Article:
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Destination: Final Coast Guard Report

DestinationMemorialAfter a two-year investigation, the U.S. Coast Guard has released its findings regarding the devastating F/V DESTINATION accident that took the lives of all six crew members aboard the vessel. According to Captain Lee Boone, Chief of Coast Guard Investigations, “It just wasn’t one thing”.

On February 11th, 2017, the crew of the Seattle-based crab boat, DESTINATION set off into the Bering Sea with a stability report that was more than 20 years old, an exhausted crew, and freezing spray and ice that overloaded the vessel.

“Since 1993, some changes had been made to the vessel,” Captain Boone said. “Those should have been incorporated into updated stability instructions that the master could follow.”

Changes in vessel stability can come from modifications made to a vessel or when new equipment is added or replaced. The U.S. Coast Guard defines vessel stability as “the ability of a fishing vessel to return to its upright position after being heeled over by any combination of wind, waves, or forces from fishing operations.” If a vessel is “unstable”, it does not have the ability to counter these external forces. It is then susceptible to capsizing. This is of concern when vessel owners purchase new crab pots. There have been many structural improvements to crab pots over the years; they are bigger, stronger, and heavier today than they were 10 years ago. Older pots might have weighed 500 pounds each, but the new larger pots can weigh as much as 700 pounds. And, heavier stronger pots change the center of gravity on a vessel and attract more ice in harsh conditions.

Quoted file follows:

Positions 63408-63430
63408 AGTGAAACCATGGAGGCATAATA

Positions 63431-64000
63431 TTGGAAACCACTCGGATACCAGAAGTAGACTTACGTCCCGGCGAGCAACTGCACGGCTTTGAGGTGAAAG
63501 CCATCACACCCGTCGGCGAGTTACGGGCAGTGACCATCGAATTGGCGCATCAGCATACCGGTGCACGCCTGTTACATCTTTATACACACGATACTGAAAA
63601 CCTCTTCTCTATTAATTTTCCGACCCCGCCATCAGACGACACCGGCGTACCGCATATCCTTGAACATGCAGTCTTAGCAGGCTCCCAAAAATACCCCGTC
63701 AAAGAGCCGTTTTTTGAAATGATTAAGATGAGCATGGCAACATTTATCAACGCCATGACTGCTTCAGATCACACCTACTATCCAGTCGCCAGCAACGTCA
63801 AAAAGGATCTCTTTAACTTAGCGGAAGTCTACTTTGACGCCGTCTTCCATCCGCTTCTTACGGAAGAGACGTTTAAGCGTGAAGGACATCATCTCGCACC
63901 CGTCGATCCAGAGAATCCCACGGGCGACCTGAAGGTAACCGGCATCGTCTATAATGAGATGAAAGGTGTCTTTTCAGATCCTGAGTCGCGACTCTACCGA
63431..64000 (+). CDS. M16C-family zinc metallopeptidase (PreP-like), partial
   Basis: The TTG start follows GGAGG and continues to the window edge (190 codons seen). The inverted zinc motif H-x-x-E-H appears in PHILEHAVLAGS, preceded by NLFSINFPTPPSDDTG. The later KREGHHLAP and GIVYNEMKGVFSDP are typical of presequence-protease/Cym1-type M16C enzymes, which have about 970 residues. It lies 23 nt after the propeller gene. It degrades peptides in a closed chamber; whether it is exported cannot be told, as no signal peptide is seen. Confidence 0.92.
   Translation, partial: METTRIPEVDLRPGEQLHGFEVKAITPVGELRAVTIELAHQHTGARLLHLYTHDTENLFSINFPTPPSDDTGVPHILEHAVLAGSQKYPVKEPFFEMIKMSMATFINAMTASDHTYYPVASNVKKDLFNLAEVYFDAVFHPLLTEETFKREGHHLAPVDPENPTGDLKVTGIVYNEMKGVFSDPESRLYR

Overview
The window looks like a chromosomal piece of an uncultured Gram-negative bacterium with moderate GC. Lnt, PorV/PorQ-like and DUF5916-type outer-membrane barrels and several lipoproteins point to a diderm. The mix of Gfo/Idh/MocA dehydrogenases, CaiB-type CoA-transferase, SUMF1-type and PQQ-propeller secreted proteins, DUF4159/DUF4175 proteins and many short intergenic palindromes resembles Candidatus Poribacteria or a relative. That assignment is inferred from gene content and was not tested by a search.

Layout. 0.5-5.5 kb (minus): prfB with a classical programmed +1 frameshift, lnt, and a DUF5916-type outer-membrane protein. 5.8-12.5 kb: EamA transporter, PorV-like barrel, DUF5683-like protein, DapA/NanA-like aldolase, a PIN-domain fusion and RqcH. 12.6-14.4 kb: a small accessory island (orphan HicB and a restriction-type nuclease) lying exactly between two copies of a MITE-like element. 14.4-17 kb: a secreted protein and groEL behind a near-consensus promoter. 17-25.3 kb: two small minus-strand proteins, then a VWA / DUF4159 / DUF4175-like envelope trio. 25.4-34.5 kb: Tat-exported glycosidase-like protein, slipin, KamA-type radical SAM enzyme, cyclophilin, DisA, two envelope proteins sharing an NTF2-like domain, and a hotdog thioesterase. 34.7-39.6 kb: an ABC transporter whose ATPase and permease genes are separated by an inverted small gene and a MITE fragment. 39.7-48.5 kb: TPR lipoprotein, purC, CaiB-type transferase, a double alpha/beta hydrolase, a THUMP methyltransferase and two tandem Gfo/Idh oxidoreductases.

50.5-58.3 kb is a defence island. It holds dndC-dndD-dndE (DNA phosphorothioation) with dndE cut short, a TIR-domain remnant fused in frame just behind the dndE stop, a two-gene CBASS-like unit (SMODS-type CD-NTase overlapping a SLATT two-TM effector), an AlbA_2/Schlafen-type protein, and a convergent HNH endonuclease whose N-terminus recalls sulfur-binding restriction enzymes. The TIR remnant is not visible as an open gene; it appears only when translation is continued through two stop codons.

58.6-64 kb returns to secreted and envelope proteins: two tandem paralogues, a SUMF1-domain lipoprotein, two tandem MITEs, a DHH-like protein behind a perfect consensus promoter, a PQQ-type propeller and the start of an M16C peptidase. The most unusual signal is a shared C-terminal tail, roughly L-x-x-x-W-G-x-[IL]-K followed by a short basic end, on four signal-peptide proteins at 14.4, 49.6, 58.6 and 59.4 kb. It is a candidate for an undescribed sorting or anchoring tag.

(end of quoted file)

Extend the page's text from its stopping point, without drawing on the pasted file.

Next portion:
“The vessel got underway despite warnings and subjected itself to icing on the vessel,” Boone said. “So icing on the deck and on the crab pots themselves likely contributed to a stability problem that, in turn, caused it to capsize and sink. We learned the crew was very fatigued when they left Dutch Harbor the night before the incident,” Boone said. “So the report concludes the crew members were likely sleeping — and perhaps were not on the deck removing the ice, [which] would have prevented the poor stability conditions from occurring.”

The Marine Board of Investigation detailed several safety oversights. Among the report’s conclusions:
• The Destination, when it left port, was overloaded and did not meet minimum stability standards required by federal regulations.
• The captain set out in freezing spray and the crew failed to remove a heavy buildup of ice on the hull and gear.
• A hatch was believed to have been left open, which would have allowed rapid flooding after the boat encountered rough seas.
• The crew was exhausted.

Why didn’t the crew de-ice the vessel to help keep it stable? Boone said the answer is in the fourth line item; the crew was simply exhausted.

Boone also reported that there is a potential for civil penalties against the vessel owner, David Wilson due to the number of mistakes and oversights that contributed to this fatal disaster.

Another growing concern is the commercial fishing industry is the underinsured epidemic. There are no federal laws or guidelines in place that require minimum insurance coverage; the vessel owner determines how much insurance to carry. The Destination families suffered the tremendous loss of loved ones. While no amount of money can bring a loved one back, these families were hit especially hard financially when their claims for damages returned inadequate amounts. Wives, spouses, and children of deceased crewmembers are entitled to claim damages under Federal Maritime Law. Currently, however, family members cannot recover loss of the “love and affection” for a deceased crewmember such as the loss of a son or a daughter.

Investigators have recommended increased outreach efforts to encourage stability training for crewmembers and vessel owners. While the U.S. Coast Guard agrees with this recommendation, they have decided against pursuing new safety regulations that would specify crab pot weights, require vessel owners to maintain records of changes, or create policies that would address crew exhaustion.

“It was the commandant’s position that the existing set of regulations was sufficient to have prevented this casualty,” Boone said. “The missing piece here was compliance with those existing regulations.”